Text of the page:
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Letters to Sir William Windham and Mr. Pope   By: (1678-1751)

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This eBook was produced by Les Bowler, St. Ives, Dorset.


Contents Introduction By Henry Morley Letter To Sir William Windham Letter To Alexander Pope


Henry St. John, who became Viscount Bolingbroke in 1712, was born on the 1st of October, 1678, at the family manor of Battersea, then a country village. His grandfather, Sir Walter St. John, lived there with his wife Johanna, daughter to Cromwell's Chief Justice, Oliver St. John, in one home with the child's father, Henry St. John, who was married to the second daughter of Robert Rich, Earl of Warwick. The child's grandfather, a man of high character, lived to the age of eighty seven; and his father, more a man of what is miscalled pleasure, to the age of ninety. It was chiefly by his grandfather and grandmother that the education of young Henry St. John was cared for. Simon Patrick, afterwards Bishop of Ely, was for some years a chaplain in their home. By his grandfather and grandmother the child's religious education may have been too formally cared for. A passage in Bolingbroke's letter to Pope shows that he was required as a child to read works of a divine who "made a hundred and nineteen sermons on the hundred and nineteenth Psalm."

After education at Eton and Christchurch, Henry St. John travelled abroad, and in the year 1700 he married, at the age of twenty two, Frances, daughter and co heiress of Sir Henry Winchescomb, a Berkshire baronet. She had much property, and more in prospect.

In the year 1701, Henry St. John entered Parliament as member for Wotton Bassett, the family borough. He acted with the Tories, and became intimate with their leader, Robert Harley. He soon became distinguished as the ablest and most vigorous of the young supporters of the Tory party. He was a handsome man and a brilliant speaker, delighted in by politicians who, according to his own image in the Letter to Windham, "grow, like hounds, fond of the man who shows them game." He was active in the impeachment of Somers, Montague, the Duke of Portland, and the Earl of Oxford for their negotiation of the Partition Treaties. In later years he said he had acted here in ignorance, and justified those treaties.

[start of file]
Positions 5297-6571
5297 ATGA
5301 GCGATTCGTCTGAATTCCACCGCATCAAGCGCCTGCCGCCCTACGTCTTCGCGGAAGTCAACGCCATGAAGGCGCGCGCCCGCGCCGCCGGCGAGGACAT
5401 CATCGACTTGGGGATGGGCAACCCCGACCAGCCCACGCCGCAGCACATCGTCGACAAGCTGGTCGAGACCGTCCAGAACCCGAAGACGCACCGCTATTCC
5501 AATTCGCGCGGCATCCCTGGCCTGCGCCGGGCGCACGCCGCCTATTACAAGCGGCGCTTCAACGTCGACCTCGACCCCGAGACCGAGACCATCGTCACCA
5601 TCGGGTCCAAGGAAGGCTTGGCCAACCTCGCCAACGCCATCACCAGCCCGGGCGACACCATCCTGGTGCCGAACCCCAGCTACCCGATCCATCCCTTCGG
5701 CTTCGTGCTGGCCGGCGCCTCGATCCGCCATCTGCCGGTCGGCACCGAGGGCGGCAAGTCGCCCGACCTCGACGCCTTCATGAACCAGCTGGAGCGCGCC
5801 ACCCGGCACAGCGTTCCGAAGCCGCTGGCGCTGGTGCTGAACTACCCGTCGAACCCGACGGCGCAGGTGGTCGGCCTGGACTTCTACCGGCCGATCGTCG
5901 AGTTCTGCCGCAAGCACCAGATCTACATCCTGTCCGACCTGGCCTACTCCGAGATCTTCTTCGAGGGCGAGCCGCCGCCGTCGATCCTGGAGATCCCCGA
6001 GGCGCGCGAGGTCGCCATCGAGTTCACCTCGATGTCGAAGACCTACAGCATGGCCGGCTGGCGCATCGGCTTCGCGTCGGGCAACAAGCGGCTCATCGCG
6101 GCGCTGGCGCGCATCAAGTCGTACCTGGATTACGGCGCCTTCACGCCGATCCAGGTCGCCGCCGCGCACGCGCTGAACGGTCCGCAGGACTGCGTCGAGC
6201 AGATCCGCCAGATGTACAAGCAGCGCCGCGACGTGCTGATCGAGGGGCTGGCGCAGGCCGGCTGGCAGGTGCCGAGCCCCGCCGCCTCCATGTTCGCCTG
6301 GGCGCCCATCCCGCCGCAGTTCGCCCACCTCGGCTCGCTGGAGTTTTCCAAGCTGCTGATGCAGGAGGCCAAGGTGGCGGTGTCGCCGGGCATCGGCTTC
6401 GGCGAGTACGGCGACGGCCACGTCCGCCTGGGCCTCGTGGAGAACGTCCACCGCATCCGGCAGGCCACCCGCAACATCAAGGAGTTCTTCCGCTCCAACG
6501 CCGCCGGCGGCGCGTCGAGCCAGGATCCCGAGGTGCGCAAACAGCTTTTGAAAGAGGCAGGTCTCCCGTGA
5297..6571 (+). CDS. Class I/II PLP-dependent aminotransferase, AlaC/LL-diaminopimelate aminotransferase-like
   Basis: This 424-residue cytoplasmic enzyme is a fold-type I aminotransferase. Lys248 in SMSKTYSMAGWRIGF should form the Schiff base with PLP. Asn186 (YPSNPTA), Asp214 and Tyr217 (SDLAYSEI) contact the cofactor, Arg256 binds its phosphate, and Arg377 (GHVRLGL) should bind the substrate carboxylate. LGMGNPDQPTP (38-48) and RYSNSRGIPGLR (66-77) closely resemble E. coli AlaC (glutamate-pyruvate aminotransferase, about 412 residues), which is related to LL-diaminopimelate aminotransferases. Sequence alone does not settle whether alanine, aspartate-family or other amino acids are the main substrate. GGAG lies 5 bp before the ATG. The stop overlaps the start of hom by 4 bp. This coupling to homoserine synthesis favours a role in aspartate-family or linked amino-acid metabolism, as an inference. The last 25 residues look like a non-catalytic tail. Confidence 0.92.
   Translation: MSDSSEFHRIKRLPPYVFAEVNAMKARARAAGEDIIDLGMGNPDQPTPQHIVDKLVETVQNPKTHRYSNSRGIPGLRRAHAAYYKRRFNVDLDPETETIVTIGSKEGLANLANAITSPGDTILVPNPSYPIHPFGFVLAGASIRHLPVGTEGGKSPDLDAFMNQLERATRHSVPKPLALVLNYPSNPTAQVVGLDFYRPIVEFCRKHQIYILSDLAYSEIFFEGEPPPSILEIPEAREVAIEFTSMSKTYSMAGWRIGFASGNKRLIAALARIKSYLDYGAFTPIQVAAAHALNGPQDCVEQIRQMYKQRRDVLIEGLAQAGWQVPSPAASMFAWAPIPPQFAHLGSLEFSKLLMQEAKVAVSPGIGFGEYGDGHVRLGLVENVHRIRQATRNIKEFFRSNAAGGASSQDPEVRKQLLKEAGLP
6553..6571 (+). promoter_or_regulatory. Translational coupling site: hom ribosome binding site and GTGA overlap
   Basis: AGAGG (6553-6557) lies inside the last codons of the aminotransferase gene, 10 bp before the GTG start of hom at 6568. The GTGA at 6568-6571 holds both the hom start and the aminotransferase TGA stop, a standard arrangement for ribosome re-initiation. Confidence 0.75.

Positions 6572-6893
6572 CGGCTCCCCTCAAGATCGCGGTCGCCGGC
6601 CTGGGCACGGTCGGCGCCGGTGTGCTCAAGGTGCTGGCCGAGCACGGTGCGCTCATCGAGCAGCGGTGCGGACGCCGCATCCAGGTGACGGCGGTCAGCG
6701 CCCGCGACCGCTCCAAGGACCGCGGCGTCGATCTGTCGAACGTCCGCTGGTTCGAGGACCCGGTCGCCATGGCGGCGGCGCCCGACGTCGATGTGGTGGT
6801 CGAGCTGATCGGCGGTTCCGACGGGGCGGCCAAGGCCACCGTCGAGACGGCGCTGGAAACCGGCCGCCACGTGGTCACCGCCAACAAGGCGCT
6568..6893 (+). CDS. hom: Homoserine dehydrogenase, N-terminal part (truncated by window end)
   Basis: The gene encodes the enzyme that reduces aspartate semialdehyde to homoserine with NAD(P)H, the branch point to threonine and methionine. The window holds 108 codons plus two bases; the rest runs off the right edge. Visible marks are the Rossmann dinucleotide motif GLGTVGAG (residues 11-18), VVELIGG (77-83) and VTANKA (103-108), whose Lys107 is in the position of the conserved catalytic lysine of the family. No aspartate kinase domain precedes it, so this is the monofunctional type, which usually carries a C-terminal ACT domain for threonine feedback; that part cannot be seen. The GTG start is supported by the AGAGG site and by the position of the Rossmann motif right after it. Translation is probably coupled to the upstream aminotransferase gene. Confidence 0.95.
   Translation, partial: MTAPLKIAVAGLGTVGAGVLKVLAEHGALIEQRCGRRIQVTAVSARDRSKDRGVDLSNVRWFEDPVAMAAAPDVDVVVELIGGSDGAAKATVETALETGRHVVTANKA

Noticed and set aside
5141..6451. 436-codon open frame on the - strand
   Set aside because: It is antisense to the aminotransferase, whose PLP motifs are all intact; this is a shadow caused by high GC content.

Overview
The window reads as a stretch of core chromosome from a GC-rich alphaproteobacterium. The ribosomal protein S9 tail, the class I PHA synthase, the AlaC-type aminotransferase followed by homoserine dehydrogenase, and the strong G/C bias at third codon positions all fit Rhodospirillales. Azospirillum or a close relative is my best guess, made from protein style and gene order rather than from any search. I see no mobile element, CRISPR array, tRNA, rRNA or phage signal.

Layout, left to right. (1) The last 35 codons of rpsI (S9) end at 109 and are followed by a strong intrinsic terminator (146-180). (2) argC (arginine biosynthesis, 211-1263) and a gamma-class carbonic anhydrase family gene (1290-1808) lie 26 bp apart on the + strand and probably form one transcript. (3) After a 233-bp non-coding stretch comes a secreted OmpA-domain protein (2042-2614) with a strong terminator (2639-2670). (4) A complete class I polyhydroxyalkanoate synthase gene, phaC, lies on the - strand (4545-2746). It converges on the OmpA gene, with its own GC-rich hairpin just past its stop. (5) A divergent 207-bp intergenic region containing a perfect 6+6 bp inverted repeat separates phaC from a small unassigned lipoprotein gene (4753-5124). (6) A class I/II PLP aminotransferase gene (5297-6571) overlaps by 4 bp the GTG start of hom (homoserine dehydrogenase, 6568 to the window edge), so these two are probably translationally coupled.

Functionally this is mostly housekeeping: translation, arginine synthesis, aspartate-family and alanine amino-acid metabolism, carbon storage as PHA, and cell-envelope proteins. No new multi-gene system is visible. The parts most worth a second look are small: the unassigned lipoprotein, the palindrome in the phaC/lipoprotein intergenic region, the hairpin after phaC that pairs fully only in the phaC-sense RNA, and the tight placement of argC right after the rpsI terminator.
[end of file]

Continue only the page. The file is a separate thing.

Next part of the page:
James II. died at St. Germains, a pensioner of France, aged sixty eight, on the 6th of September, 1701.

His pretensions to the English throne passed to the son, who had been born on the 10th of June, 1688, and whose birth had hastened on the Revolution. That son, James Francis Edward Stuart, who was only thirteen years old at his father's death, is known sometimes in history as the Old Pretender; the Young Pretender being his son Charles Edward, whose defeat at Culloden in 1746 destroyed the last faint hope of a restoration of the Stuarts. It is with the young heir to the pretensions of James II. that the story of the life of Bolingbroke becomes concerned.

King William III. died on the 8th of March, 1702, and was succeeded by James II.'s daughter Anne, who was then thirty eight years old, and had been married when in her nineteenth year to Prince George of Denmark. She was a good wife and a good, simple minded woman; a much troubled mother, who had lost five children in their infancy, besides one who survived to be a boy of eleven and had died in the year 1700. As his death left the succession to the Crown unsettled, an Act of Settlement, passed on the 12th of June, 1701, had provided that, in case of failure of direct heirs to the throne, the Crown should pass to the next Protestant in succession, who was Sophia, wife of the Elector of Hanover. The Electress Sophia was daughter of the Princess Elizabeth who had married the Elector Palatine in 1613, granddaughter, therefore, of James I. She was more than seventy years old when Queen Anne began her reign. For ardent young Tories, who had no great interest in the limitation of authority or enthusiasm for a Protestant succession, it was no treason to think, though it would be treason to say, that the old Electress and her more than forty year old German son George, gross minded and clumsy, did not altogether shut out hope for the succession of a more direct heir to the Crown... Continue reading book >>

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